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Connew Racing Team, commonly known as Connew, was a short lived British Formula One constructor. Founded in 1971 by Peter Connew, the team constructed a single car, the PC1, with the intent of competing in the Formula One World Championship in 1972. A lack of financial and technical resources meant that the car only managed to start in one championship race, the 1972 Austrian Grand Prix, with French driver François Migault at the wheel. Following the Austrian race, the car competed in a handful of non-championship races before being converted to meet Formula 5000 specifications for the 1973 season. The chassis was damaged beyond repair during the season finale at Brands Hatch and the team closed.

History

At the age of 24, Peter Connew was asked by a friend if he wanted to attend the Italian Grand Prix at Monza. Connew's employer refused to give him time off to attend the race, so he resigned and travelled to the race anyway. Upon returning Connew needed employment and was hired by Surtees, a Formula One team run by former champion John Surtees, as a draughtsman.

1972: Formula One

His car proves you can build a Formula One car by sweat alone, and makes you wonder about some of the astronomic development costs you hear the Establishment quoting!" Stuart Turner, Competition Manager for Ford. After a falling out with team principal John Surtees, Connew left the team to pursue designing his own car. A garage was rented in Chadwell Heath and the initial construction of the chassis jig began in December 1970. Connew was assisted by Roger Doran, who worked as a shopfitter, and Connew's cousin Barry Boor.

Connew's design philosophy was that whilst the car should be efficient, it should also be easy to work on and maintain. The Connew design was tested and refined by utilising a wind tunnel of a local technical college. During the build, drivers Tony Trimmer, Howden Ganley and Gerry Birrell all came to view the car, with Trimmer stating it to be one of the most comfortable cars he had ever sat in.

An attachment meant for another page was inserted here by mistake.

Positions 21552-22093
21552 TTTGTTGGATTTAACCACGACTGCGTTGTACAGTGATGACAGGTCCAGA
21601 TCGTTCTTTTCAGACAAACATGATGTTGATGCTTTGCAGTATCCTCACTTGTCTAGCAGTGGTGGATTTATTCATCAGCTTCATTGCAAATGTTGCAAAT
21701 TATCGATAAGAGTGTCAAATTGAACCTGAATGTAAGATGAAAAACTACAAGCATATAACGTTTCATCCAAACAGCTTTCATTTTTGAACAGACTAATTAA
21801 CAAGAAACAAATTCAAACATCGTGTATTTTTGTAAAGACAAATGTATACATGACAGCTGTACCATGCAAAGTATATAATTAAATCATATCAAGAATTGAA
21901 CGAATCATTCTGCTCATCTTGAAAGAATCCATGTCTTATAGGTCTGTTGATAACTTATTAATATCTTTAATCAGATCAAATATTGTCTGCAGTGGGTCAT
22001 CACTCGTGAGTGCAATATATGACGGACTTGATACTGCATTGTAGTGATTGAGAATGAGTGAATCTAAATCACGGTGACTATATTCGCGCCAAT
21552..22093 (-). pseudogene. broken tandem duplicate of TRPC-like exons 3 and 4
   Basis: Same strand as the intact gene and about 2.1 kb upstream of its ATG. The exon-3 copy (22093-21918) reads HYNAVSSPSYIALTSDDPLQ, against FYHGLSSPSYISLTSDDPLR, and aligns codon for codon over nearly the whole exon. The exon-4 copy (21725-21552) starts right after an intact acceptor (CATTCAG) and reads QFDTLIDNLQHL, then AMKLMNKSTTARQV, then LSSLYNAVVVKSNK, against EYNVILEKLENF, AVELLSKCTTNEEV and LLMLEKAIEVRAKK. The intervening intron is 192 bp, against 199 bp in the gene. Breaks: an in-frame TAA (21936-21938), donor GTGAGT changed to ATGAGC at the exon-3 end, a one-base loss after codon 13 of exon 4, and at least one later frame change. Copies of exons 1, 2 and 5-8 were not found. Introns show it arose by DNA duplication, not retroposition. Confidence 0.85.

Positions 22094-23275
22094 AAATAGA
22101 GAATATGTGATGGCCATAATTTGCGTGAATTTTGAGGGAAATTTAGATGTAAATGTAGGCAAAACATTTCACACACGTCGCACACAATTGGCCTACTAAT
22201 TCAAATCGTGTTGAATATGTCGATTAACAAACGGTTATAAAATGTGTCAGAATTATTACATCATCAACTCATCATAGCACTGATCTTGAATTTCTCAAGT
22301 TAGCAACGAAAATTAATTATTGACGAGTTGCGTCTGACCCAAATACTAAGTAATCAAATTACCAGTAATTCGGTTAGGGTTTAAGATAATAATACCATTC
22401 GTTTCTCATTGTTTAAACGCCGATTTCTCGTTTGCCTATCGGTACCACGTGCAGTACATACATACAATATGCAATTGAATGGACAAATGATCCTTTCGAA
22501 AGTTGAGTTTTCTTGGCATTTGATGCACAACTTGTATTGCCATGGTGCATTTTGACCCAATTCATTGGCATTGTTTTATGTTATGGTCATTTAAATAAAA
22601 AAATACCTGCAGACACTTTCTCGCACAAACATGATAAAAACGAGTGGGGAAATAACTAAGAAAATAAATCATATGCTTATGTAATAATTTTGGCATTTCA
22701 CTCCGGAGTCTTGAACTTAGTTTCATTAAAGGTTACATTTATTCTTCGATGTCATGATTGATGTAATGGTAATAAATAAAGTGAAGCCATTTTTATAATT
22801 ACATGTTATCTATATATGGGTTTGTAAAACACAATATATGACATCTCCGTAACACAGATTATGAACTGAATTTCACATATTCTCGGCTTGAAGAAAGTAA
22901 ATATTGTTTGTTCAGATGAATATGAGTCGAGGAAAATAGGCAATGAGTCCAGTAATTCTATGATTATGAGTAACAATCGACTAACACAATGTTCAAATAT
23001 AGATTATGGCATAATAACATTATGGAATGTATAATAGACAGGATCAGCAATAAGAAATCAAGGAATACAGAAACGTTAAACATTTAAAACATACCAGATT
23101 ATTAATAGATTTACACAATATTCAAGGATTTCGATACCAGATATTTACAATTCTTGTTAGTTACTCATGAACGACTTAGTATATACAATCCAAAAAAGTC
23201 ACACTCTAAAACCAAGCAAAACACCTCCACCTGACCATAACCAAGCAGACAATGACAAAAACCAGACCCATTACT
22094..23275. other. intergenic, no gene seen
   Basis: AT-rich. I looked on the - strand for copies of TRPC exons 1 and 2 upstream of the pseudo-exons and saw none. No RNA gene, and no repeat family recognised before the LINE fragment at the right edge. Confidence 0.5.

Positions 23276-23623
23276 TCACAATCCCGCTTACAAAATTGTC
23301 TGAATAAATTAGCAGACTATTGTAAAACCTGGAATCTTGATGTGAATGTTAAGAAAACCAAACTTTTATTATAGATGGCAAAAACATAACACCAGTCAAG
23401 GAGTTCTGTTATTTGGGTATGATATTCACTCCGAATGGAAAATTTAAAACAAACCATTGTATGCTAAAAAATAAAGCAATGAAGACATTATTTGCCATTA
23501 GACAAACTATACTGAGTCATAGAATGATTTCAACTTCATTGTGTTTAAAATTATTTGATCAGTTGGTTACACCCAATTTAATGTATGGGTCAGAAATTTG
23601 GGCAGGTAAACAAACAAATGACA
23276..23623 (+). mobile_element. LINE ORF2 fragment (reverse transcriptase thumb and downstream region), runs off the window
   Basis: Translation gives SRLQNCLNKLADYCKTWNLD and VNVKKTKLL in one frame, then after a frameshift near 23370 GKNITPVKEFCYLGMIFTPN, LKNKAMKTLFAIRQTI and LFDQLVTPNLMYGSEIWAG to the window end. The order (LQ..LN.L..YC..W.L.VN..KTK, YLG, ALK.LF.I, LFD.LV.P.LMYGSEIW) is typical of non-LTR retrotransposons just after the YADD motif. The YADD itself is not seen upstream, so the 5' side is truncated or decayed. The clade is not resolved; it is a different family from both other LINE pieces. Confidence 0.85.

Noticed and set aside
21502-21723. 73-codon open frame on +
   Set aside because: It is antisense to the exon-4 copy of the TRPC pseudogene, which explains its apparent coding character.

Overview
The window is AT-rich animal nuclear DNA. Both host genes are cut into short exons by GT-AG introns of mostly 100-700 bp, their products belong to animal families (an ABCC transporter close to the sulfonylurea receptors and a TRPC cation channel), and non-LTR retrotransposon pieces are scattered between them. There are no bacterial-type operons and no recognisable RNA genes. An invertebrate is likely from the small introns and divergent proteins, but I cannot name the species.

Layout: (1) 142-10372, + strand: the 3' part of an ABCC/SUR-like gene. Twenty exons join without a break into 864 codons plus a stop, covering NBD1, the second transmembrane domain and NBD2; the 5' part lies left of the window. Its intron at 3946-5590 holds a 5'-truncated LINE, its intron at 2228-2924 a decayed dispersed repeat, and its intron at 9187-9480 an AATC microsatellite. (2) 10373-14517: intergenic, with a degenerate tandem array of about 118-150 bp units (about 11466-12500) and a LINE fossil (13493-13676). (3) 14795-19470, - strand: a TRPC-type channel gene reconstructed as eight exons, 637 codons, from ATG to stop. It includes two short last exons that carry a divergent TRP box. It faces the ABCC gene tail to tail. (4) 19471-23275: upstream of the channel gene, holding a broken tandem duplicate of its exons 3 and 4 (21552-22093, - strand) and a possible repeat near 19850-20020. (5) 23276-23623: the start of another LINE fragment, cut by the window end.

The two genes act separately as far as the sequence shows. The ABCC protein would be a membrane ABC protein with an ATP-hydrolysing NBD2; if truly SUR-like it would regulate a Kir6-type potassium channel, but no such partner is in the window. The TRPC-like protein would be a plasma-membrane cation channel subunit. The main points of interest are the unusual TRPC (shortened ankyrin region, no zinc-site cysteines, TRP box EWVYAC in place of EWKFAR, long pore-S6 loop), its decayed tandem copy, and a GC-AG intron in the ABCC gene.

The team planned to make their racing debut at the Monaco Grand Prix, but a sudden rule change required the construction of another chassis in a different type of aluminium. In the mean time, Connew made a deal with McLaren to purchase a second hand Cosworth DFV engine. Frenchman François Migault signed a deal to drive for the team and also provided a Ford truck, which carried the car to France. The truck broke down before it could get to the Charade Circuit, the location of the French Grand Prix and instead the team tested at the Bugatti Circuit in Le Mans.

The small team managed to show up at the 1972 German Grand Prix, but without having made a proper prior entry, participation was denied by the Germans.

The car finally took part in the practice for the 1972 British Grand Prix but was withdrawn before the race. The car had an unusual rear suspension which proved not to be up to the job, and the car was too slow anyway.

The car was modified and entered in the 1972 Austrian Grand Prix. Migault qualified at the end of the field despite some engine troubles. After 22 laps, Migault had passed 4 competitors, the suspension collapsed and Migault had a nasty moment. The car swerved towards the barriers on the start/finish straight, but the driver brought the car safely to a halt without damage.

The Connew reappeared at the end of season World Championship Victory Race at Brands Hatch with David Purley driving but did not start because of electrical problems.

1973: Formula 5000

The car was modified to meet Formula 5000 regulations and appeared in the British championship in 1973, fitted with a Chevrolet V8 engine. The car made its first outing in the series at Mallory Park for round 10 of 18. Swiss driver Pierre Soukry qualified the car in twenty-first place, but was unable to start due to a split oil pipe. Three races later, the Connew failed to qualify at Brands Hatch, with Soukry at the wheel. The car's final appearance was at the season finale, again at Brands Hatch. Tony Trimmer drove but a collision with a barrier put the chassis beyond repair.

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